Expansion of cocoa farming is the primary driver of deforestation in Ghana’s high forest zone. Ghana is the world’s second largest cocoa producer and cocoa provides significant benefits: improved livelihoods and social welfare, family and corporate income, and foreign exchange earnings growth. However, cocoa yields and production are declining due to old and diseased trees, an elderly cocoa farming population, high cost of cocoa farm rehabilitation, lack of finance and knowledge of agroforestry systems, and land and tree tenure constraints that act as a barrier to tree replanting. USAID partnered with cocoa buying company (ECOM) and chocolate brand (Hershey’s) to pilot an approach to increase land and tree tenure insecurity via rights documentation, resolve disputes via ADR, finance cocoa farm replanting, and strengthen community and land resource governance via community advocacy. This paper outlines the pilot’s approach, discusses achievements and shortcomings, and concludes with implications for scaling up and sustainability.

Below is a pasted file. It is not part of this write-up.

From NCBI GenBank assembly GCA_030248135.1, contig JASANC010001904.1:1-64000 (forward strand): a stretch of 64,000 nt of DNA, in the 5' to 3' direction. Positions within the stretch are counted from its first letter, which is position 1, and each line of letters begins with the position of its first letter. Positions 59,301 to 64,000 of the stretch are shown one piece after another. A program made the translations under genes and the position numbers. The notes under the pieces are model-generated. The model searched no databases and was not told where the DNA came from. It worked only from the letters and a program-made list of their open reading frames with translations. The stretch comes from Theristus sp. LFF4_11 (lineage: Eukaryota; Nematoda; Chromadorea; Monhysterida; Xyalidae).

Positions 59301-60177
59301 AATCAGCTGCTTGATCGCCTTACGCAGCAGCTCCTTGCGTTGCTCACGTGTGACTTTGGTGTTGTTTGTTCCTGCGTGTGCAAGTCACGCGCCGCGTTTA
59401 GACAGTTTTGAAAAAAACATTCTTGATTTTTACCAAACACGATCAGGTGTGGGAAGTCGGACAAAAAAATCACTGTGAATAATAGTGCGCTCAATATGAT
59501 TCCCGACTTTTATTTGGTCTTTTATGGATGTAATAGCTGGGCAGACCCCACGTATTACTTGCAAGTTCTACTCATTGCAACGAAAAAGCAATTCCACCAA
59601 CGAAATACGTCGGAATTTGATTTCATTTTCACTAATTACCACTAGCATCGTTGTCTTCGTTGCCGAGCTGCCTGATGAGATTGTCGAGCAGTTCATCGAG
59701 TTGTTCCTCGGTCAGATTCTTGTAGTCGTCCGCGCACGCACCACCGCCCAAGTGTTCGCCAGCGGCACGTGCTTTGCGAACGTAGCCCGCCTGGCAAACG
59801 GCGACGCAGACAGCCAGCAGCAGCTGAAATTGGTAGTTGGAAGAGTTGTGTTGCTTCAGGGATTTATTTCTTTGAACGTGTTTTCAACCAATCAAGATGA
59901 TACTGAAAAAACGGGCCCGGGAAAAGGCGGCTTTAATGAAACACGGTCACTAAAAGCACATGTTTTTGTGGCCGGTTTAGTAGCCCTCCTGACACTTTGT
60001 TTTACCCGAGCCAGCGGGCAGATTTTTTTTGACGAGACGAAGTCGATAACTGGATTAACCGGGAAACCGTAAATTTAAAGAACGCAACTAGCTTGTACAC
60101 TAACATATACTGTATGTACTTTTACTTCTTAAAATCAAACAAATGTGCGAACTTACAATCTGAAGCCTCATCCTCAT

Key Words: cocoa, finance, Ghana, smallholder, tenure.